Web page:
Painkillers May Slow Rotator Cuff Healing
Rat study finds NSAIDs inhibit bone growth
FRIDAY, June 25, 2004 (HealthDayNews) -- Widely used pain-relief drugs may actually interfere with healing in a common shoulder-repair surgery, researchers report.
Nonsteroidal anti-inflammatory drugs (NSAIDs) -- which include aspirin, ibuprofen, and arthritis drugs such as Celebrex and Vioxx -- are often the medication of choice to relieve post-operative pain following rotator-cuff surgery.
But according to a new study, these drugs may also have adverse effects on bone healing, which is a necessary part of rotator-cuff recovery.
The findings, which are being presented Friday at the meeting of the American Orthopaedic Society for Sports Medicine in Quebec City, Canada, have been verified only in rats, and are therefore extremely preliminary.
Almost 2 million people in the U.S. seek care for rotator cuff problems each year. The rotator cuff consists of muscles and tendons surrounding the top of the upper arm bone that work together to hold it within the shoulder joint. Rotator cuff injuries are especially common in people over the age of 40.
Most rotator cuff repair involves reattaching the tendon back to the bone and then letting the bone grow back into the tissue. However, "our failure rates are quite high, up to 50 percent," said Dr. Scott A. Rodeo, one of the authors of the study and an associate professor of orthopedic surgery at the Hospital for Special Surgery in New York City.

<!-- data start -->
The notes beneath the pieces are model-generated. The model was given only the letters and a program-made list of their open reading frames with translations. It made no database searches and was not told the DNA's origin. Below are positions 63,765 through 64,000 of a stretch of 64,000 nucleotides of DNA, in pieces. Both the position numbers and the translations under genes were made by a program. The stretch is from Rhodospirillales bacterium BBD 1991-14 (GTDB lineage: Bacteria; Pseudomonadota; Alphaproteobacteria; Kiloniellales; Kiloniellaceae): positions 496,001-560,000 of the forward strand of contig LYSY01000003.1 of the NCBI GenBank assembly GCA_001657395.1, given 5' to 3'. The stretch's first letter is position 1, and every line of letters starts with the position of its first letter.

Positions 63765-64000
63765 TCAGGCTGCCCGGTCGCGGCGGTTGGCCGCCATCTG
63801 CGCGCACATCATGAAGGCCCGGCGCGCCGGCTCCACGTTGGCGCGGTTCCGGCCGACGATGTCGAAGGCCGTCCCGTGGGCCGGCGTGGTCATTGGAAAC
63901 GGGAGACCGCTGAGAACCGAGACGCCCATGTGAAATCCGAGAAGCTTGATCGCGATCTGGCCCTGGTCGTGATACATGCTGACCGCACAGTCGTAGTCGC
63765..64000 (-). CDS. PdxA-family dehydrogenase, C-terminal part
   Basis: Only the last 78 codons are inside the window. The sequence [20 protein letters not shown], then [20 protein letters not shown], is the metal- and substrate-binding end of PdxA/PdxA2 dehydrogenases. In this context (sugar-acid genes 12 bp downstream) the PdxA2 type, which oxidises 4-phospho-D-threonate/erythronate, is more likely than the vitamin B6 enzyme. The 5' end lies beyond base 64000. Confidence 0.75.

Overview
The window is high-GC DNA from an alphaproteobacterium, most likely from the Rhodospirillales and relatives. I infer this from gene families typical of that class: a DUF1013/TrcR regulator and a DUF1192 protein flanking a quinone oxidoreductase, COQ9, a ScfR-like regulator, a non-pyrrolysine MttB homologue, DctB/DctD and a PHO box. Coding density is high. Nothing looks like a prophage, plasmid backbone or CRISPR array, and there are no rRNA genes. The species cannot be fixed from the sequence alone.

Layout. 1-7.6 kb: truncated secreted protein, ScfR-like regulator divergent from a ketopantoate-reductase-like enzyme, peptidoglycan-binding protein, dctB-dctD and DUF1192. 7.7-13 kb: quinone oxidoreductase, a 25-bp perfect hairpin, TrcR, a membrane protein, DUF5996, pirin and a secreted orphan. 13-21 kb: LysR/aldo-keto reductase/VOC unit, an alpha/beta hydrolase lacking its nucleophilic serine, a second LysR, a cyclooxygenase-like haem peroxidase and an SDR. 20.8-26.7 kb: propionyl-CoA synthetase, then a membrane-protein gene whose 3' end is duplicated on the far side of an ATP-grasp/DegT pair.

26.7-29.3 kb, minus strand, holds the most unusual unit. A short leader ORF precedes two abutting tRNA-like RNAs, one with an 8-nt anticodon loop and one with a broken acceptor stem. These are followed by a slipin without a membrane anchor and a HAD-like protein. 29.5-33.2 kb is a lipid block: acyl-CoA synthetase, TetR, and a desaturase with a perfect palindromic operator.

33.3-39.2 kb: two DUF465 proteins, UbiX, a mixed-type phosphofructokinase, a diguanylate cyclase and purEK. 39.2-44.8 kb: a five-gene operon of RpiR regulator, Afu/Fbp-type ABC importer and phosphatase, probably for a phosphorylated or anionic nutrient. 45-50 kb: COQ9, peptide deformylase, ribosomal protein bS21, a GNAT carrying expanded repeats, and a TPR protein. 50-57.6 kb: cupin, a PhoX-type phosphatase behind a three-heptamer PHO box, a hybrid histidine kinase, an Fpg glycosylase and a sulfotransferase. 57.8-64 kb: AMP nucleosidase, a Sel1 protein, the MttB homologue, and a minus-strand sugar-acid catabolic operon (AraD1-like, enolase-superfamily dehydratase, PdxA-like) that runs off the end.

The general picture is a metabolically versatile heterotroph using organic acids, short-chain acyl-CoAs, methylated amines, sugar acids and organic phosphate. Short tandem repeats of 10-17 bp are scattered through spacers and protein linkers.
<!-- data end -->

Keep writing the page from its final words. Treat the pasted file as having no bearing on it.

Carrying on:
Although NSAIDs have not been studied yet in tendons-to-bone healing, they have been shown to negatively affect healing of fractures, spinal fusions, and ligament healing.
"The interaction between NSAIDs and the process of healing has been suspected for a long time and is the source of an ongoing argument," said Dr. Michel Dubois, director of the New York University Pain Management Center and professor of anesthesiology at New York University School of Medicine, both in New York City.
"NSAIDs may interfere with the process of healing by their very nature," he said. "They are supposed to fight inflammation, but inflammation is part of the healing process."
"Healing really invokes bone formation, so based on that and the fact that NSAIDs can impair bone healing, we thought these medications may impair healing," Rodeo said. "Are they having a detrimental effect on basic biology and basic healing?" Rodeo asked.
For this study, the researchers performed rotator-cuff surgery on 180 laboratory rats. One-third of the animals were treated with the NSAID Indocin. Another third were treated with Celebrex, one of a newer class of NSAIDs called cox-2 inhibitors, and the final third were given standard rat food with no medication.
The tendon-to-bone healing in the rats treated with either of the two medications was "distinctly less robust" than in the control group. Five tendons (four in the celecoxib group and one in the Indocin group) did not heal at all after eight weeks. All the tendons in the control group healed.
Although the rat model is standard for this type of study, "there are limits to how much we can extrapolate," Rodeo conceded. The results need to be validated in larger animal models, possibly sheep, he added.
If in fact it does turn out that NSAIDs were inhibiting healing in humans, there are several alternative medications for pain relief, including acetaminophen medications such as Tylenol, or various opiates.
But Dubois noted that the "the advantage of NSAIDs is the fact that they are supposed to have less side effects."
For more on rotator cuff problems, visit the American Academy of Orthopaedic Surgeons.